The flower typically arises in a tangled shrub which then comes carefully pruned and cared for. All flowers have a shape of their own: for example, you can find the flat rose, vase or with pompoms. The rosebuds bloom in the spring period. The most fascinating feature of this plant is the presence of thorns in such a graceful flower: each thorn has a particular shape.

The rose is a spontaneously growing plant and therefore is preparing to be born on any substrate. However, it must be well looked after and watered moderately. Non-natural cultivation takes place in the spring and the pruning in winter. The rose loves full sun exposure. The rose is a plant widely used in the culinary field for tea and also for its scent.


Rhoeo - Commelinaceae - Cultivation and care of the Rhoeo

Richard Henley, Thomas H. Yeager, Richard Beeson Jr. - Department of Environmental Horticulture University of Florida

Fact Sheet ENH 148, Environmental Horticulture Department, Florida Cooperative Extension Service, Institute of Food and Agricultural Sciences, University of Florida. Date of publication: February 2000.

Translation and adaptation by Paolo Marzialetti

In 1997, Dr. Richard Beeson Jr. at the Mid-Florida Research and Education Center in Apopka carried out a survey in collaboration with the Florida Nursery Association, the Water Management Authority and the Association of Merchants at 'Ingrosso, involving about 90 Florida companies to ascertain the "opinions" they had formed during their growing experience about the irrigation water needs of container plants.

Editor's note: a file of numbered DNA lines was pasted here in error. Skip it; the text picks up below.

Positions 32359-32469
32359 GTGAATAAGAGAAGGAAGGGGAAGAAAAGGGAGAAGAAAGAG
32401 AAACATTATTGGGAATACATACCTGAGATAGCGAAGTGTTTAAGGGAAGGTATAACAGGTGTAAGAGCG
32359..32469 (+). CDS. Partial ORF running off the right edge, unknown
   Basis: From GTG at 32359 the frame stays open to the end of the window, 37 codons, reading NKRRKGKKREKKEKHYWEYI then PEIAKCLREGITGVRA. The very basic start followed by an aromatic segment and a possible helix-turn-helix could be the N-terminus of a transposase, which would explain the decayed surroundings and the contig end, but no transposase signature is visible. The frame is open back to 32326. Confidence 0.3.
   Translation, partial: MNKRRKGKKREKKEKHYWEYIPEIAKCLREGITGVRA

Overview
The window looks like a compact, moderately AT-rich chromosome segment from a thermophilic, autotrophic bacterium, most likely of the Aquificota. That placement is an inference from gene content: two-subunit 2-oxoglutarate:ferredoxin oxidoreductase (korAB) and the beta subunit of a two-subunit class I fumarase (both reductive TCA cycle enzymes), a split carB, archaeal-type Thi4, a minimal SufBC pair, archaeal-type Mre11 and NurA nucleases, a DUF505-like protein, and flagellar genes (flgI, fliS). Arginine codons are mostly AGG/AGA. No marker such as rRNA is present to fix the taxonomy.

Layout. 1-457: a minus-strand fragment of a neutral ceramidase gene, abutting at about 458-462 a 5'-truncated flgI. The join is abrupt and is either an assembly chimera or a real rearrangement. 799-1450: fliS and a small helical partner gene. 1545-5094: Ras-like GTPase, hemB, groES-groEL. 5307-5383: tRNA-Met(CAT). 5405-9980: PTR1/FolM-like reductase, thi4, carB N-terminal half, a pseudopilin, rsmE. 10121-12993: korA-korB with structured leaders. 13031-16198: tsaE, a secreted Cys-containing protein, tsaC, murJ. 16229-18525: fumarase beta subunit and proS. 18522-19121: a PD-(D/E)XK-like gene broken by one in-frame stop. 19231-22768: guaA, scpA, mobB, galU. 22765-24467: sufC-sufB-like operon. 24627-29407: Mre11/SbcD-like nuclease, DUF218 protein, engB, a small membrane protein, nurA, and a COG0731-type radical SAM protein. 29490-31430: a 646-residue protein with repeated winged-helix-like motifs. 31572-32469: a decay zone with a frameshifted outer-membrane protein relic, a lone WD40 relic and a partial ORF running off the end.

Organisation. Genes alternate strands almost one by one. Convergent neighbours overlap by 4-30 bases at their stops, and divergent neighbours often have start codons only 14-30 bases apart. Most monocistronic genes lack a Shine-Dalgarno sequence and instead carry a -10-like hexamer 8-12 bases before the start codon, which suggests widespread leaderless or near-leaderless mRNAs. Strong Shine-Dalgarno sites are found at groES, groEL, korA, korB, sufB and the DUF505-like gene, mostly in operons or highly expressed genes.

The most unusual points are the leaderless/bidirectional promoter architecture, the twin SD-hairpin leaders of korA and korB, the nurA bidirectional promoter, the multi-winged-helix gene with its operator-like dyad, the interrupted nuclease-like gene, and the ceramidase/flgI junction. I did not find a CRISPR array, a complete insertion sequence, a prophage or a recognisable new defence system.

The survey results provided the background information for a research on nursery water use that Dr. Beeson is continuing.

The technicians of the nurseries were asked to indicate on a questionnaire whether the plants with which they had had experience in their opinion required low, medium or high levels of irrigation "during nursery breeding". The responses obtained for the plants listed ranged from a few indications up to 65 reported for Hibiscus rosa-sinensis. In most cases, the responses agreed within one of the three irrigation levels.

When the answers did not all belong to the same category, the two most frequent levels were indicated (for example, low-medium). The following table summarizes the evaluations of the operators in the nursery sector regarding the irrigation needs of the plants (low, medium, high level).